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Are You Adaptable?


Westgate Morris
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You have no doubt seen my name attached to various items on the Nuts and Bolts Forum. It is true that our parish is building an organ. It is true that it is unconventional in design. It is true that we are having a terraced console built for the organ and we are not located in France.

The unconventional design- Great and enclosed Solo plus some Pedal stops at the back of the room with enclosed Choir and Swell and some Pedal stops at the front of the room in the chancel. This configuration was arrived at after examining the architecture of the church and much research. It is guided by a respected concert organist and scholar. The room is fortunate to have splendid acoustics. The organ builder is extremely competent and is a very respected voicer.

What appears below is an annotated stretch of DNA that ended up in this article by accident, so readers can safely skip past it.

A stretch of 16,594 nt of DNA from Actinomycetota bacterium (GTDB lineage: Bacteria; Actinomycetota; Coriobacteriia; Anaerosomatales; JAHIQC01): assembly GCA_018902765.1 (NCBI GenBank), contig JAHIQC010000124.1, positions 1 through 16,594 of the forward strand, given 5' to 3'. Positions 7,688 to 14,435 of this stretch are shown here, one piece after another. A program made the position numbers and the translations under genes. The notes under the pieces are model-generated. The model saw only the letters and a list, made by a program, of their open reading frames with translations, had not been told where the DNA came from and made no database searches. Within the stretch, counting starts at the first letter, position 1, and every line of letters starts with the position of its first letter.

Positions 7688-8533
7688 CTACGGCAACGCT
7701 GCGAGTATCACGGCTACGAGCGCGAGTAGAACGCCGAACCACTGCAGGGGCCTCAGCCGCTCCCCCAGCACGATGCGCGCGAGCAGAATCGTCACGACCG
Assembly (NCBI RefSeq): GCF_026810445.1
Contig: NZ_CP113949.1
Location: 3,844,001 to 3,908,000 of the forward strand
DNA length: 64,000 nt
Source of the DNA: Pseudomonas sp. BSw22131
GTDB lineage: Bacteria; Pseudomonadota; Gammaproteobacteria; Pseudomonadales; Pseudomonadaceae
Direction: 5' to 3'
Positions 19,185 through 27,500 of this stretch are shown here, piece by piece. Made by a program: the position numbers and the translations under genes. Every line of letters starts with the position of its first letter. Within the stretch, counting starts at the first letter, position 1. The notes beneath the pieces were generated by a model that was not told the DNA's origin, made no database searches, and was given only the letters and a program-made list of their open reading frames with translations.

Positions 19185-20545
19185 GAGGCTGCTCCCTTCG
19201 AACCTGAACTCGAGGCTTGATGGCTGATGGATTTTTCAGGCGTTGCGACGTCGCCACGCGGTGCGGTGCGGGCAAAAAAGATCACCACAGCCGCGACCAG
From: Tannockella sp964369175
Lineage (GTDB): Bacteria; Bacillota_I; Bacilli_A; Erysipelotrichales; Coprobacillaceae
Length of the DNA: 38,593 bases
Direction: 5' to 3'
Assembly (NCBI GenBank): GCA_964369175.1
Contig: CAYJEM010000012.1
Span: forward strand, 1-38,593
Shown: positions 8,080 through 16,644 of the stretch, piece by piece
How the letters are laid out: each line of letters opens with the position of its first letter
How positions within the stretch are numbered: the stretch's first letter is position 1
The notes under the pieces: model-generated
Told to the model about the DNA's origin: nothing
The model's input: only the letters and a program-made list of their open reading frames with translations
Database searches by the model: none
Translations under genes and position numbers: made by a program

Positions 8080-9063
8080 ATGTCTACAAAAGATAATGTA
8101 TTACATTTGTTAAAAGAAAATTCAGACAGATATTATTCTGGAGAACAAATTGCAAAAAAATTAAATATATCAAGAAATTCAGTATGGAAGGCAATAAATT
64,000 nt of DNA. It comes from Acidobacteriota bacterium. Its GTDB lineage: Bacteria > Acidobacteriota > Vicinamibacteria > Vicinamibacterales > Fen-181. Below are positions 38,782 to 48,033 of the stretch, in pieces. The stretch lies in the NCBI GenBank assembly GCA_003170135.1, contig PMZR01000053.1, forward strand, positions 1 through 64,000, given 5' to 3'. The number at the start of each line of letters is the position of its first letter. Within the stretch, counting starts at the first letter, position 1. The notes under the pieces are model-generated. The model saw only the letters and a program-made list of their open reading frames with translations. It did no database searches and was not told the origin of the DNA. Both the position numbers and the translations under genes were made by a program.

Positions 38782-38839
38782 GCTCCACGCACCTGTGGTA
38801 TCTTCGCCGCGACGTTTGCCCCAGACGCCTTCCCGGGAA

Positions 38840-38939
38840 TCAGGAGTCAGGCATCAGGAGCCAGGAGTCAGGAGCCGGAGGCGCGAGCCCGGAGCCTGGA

The terraced console was chosen because it offers better sightlines than convention consoles and given this is a small parish the organist must conduct and play the organ most of the time.

 

An argument awaits us as we confront the ‘teachers’ in the area who will be crying that because of the terraced console (not to mention the unconventional design) students and other organists will not be able to play or learn on ‘such’ an instrument.

 

Is it not true that some of us spent our formative years on trackers with no pistons, stops located a foot from either side of the keyboard and no swell pedal? I think we turned out just fine. I am glad that I had that training as it taught me to be flexible and adaptable. On choir tours we jumped on the four manual Skinner and made it work. Sure, it wasn’t like the trackers back at college but we made music nonetheless.

 

I fear for these students more that I fear for our profession. Inflexible organists breed inflexible choirs, breed inflexible congregations, breed disaster.

 

Please give your opinion regarding the terraced console issue. It seems to be vogue right now, at least in the US/Canada, everything from straight terraced to amphitheatre terraced.

adaptable,

WM